British Columbia

Rain, rain, go away: Has spring sprung in Vancouver or did we just spring a leak?

Is it rain or is it the sum of all our tears waiting for this dreary winter to end?

We regret to inform you there is more rain in the forecast

BREAKING NEWS: it's raining in Vancouver. (Andy Clark/Reuters)

Spring has theoretically sprung here on the West Coast, but you wouldn't know it through the sheets of grey rain currently dousing the city.

And the rain is here to stay.

CBC meteorologist Johanna Wagstaffe says the system bringing us rain will stay until Friday morning. By that point, like a series of unfortunate events, another system will come to replace it, hitting us with more rain and bonus winds on Sunday.

"I don't see any extended period of sunshine for next week either," Wagstaffe said.

The truth hurts, even when it's delivered by a nice person.

Yay. More rain. (@gatleyoncommercial/Instagram)

It rained about 13 days last month in Vancouver, according to Environment Canada — which sounds tolerable, until you consider it rained 16 days in February and 24 days in January. We wrote then about how much it sucked.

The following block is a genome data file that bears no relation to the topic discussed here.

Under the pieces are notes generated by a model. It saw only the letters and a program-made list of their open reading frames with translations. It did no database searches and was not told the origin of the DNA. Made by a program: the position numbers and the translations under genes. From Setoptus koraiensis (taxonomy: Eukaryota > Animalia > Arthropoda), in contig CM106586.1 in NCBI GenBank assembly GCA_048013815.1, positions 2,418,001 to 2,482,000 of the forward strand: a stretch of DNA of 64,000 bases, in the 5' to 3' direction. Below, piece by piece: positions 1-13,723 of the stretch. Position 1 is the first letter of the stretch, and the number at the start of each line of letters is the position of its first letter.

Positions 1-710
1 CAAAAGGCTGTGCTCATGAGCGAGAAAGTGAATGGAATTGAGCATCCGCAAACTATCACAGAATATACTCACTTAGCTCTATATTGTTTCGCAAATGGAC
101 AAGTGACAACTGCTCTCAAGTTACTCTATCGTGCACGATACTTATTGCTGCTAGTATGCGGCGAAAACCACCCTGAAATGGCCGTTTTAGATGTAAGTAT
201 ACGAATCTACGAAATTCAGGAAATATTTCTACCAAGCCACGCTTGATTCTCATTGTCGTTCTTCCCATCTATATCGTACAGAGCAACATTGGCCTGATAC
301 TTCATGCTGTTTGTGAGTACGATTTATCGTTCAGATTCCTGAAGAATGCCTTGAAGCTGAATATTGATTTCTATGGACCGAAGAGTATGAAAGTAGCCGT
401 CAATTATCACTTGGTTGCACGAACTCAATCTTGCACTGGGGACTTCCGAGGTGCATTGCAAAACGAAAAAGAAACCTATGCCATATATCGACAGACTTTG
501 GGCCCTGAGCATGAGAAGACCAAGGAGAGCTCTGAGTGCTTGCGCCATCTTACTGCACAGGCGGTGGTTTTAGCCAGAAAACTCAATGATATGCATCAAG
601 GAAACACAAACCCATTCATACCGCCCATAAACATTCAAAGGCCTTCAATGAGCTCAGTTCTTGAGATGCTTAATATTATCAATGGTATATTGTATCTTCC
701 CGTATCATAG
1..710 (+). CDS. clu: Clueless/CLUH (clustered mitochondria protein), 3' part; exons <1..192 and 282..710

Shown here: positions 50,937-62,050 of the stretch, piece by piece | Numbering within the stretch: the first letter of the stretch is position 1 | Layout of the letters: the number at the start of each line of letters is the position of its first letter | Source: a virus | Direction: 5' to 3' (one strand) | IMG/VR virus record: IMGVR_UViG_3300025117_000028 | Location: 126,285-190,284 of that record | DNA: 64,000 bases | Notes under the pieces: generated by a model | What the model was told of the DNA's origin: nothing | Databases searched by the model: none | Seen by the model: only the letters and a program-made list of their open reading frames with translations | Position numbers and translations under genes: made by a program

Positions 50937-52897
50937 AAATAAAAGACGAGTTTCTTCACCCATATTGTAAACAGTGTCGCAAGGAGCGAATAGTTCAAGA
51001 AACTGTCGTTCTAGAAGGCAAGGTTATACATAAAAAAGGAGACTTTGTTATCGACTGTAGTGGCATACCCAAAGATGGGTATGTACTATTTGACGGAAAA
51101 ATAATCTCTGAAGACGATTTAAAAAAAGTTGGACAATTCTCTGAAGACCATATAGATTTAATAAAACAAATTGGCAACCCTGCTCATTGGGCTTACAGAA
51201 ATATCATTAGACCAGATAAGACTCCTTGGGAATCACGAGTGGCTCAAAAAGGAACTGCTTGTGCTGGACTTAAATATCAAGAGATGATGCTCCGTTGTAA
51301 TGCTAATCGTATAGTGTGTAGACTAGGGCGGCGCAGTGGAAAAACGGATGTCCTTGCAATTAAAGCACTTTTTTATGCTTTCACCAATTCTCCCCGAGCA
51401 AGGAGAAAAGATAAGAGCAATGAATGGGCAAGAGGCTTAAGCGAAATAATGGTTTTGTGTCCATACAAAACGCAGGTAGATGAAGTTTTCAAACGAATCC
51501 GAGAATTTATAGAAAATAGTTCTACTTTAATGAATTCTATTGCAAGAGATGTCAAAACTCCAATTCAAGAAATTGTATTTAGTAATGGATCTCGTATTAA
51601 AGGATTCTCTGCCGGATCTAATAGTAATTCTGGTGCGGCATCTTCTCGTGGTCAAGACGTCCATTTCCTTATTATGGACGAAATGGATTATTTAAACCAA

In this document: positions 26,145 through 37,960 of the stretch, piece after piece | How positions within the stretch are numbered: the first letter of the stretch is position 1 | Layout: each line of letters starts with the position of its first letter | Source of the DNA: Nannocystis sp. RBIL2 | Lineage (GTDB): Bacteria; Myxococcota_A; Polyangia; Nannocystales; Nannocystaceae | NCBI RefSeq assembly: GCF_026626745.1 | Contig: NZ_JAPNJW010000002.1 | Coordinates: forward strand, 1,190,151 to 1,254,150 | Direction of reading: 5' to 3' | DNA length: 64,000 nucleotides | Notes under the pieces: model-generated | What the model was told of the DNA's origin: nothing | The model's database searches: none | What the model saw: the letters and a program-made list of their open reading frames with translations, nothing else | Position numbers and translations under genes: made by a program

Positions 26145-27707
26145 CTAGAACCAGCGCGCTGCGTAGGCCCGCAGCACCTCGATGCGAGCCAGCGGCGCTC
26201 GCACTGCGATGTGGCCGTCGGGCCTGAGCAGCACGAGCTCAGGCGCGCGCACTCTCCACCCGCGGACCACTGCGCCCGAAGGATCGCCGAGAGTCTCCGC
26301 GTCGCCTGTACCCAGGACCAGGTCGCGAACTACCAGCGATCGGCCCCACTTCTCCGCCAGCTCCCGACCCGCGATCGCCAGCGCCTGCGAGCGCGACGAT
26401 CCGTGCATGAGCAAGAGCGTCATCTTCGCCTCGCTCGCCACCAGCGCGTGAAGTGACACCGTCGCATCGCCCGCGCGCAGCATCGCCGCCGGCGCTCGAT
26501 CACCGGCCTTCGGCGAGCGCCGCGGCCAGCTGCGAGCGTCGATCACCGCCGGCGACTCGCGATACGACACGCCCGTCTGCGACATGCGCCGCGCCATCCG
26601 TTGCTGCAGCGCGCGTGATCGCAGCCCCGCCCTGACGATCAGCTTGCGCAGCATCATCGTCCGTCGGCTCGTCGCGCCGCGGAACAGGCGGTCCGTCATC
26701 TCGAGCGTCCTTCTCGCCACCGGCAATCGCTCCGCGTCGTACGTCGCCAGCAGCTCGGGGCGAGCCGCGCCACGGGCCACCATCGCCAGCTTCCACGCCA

But is there no sadder metaphor for this depressing spring than the fact the coast's bunnies — spring's most darling harbingers — are currently dying from a deadly virus where they succumb to massive hemorrhagic bleeding?

Sad.

But maybe we have it easy on the West Coast.

This week in southern Ontario, gale force winds knocked down trees, crushed a construction crane and felled an absurdly large bucket of Kentucky Fried Chicken.

Meanwhile, icy temperatures swept across the Prairies, with parts of Saskatchewan and Manitoba reaching a bone-chilling –27 C. Southern Alberta received 20 centimetres of a four-letter word worse than rain.

Even the East Coast was walloped by a frigid nor'easter, which shut down businesses and schools last week.

West Coasters were burdened with a torrent of temperature snapshots from family and friends from across the country, accompanied by existential screaming: "Why do we live here?"

We don't know, we said, staring out into the endless rows of waterlogged cherry blossoms.

But, man, that rain.

April showers bring May flowers, they say. And soggy blossoms. (Roshini Nair/CBC)

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